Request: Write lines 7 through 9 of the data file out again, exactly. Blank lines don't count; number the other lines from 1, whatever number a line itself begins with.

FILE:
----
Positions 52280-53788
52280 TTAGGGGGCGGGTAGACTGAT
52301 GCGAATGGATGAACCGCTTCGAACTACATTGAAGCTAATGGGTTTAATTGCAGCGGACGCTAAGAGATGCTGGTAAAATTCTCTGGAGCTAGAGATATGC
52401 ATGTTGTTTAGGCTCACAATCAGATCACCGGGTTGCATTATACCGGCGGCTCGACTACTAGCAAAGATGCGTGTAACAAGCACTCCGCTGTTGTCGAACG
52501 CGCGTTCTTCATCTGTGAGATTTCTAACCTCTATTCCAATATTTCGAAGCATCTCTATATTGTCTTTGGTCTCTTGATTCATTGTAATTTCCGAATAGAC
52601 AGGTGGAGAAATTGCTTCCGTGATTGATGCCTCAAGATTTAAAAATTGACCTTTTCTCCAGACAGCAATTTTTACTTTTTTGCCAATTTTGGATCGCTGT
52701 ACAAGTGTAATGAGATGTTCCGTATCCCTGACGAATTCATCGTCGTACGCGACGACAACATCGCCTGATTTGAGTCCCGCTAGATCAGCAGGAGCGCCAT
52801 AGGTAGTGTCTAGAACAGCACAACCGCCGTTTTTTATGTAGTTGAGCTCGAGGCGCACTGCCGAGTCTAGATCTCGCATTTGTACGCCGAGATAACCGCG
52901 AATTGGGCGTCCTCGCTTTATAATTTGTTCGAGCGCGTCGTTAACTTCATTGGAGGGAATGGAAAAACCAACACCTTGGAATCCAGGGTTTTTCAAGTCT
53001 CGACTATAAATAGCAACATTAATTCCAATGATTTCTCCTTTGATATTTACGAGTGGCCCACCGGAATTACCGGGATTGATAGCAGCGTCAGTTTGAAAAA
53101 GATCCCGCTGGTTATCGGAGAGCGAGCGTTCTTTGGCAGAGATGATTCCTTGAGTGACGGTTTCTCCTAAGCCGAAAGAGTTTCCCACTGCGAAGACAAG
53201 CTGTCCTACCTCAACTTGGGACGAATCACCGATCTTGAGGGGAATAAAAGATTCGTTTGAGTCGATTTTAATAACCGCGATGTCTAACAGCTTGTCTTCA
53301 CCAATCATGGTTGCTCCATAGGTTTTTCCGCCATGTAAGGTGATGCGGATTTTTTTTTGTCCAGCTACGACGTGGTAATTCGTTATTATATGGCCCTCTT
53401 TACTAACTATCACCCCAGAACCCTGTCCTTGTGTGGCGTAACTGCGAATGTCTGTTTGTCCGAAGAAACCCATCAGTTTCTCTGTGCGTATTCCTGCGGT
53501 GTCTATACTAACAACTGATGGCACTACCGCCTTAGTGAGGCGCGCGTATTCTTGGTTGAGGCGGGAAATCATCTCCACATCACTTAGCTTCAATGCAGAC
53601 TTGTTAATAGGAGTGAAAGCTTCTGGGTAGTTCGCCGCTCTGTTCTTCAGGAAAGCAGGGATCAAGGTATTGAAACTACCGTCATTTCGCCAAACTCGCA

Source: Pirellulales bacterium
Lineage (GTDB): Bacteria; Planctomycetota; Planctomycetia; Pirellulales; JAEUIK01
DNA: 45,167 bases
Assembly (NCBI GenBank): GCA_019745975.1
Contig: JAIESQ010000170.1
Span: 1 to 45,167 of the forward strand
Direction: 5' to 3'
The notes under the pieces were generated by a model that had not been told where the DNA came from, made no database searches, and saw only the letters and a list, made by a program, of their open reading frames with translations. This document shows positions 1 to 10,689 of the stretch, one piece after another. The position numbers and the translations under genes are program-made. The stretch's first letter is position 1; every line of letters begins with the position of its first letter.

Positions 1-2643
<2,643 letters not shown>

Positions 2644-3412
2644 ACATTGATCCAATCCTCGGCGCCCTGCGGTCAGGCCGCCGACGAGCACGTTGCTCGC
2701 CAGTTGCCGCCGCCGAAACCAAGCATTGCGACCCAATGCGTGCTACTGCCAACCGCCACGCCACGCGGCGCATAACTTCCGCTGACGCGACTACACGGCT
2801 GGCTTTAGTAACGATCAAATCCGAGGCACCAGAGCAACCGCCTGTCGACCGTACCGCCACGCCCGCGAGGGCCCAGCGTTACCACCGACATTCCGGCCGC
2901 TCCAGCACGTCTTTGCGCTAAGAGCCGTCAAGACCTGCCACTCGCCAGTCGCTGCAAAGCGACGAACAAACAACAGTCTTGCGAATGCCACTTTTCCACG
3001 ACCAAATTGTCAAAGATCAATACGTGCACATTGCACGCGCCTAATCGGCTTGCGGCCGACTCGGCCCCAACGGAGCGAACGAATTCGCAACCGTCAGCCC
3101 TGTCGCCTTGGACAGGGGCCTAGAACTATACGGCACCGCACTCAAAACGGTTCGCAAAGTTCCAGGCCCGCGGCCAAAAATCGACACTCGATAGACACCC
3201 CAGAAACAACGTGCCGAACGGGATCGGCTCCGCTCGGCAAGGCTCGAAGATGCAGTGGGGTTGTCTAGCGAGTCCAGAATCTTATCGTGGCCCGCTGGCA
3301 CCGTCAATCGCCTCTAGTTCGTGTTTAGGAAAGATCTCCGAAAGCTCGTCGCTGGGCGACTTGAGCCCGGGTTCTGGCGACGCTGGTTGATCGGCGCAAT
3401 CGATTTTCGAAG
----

52701 ACAAGTGTAATGAGATGTTCCGTATCCCTGACGAATTCATCGTCGTACGCGACGACAACATCGCCTGATTTGAGTCCCGCTAGATCAGCAGGAGCGCCAT
52801 AGGTAGTGTCTAGAACAGCACAACCGCCGTTTTTTATGTAGTTGAGCTCGAGGCGCACTGCCGAGTCTAGATCTCGCATTTGTACGCCGAGATAACCGCG
52901 AATTGGGCGTCCTCGCTTTATAATTTGTTCGAGCGCGTCGTTAACTTCATTGGAGGGAATGGAAAAACCAACACCTTGGAATCCAGGGTTTTTCAAGTCT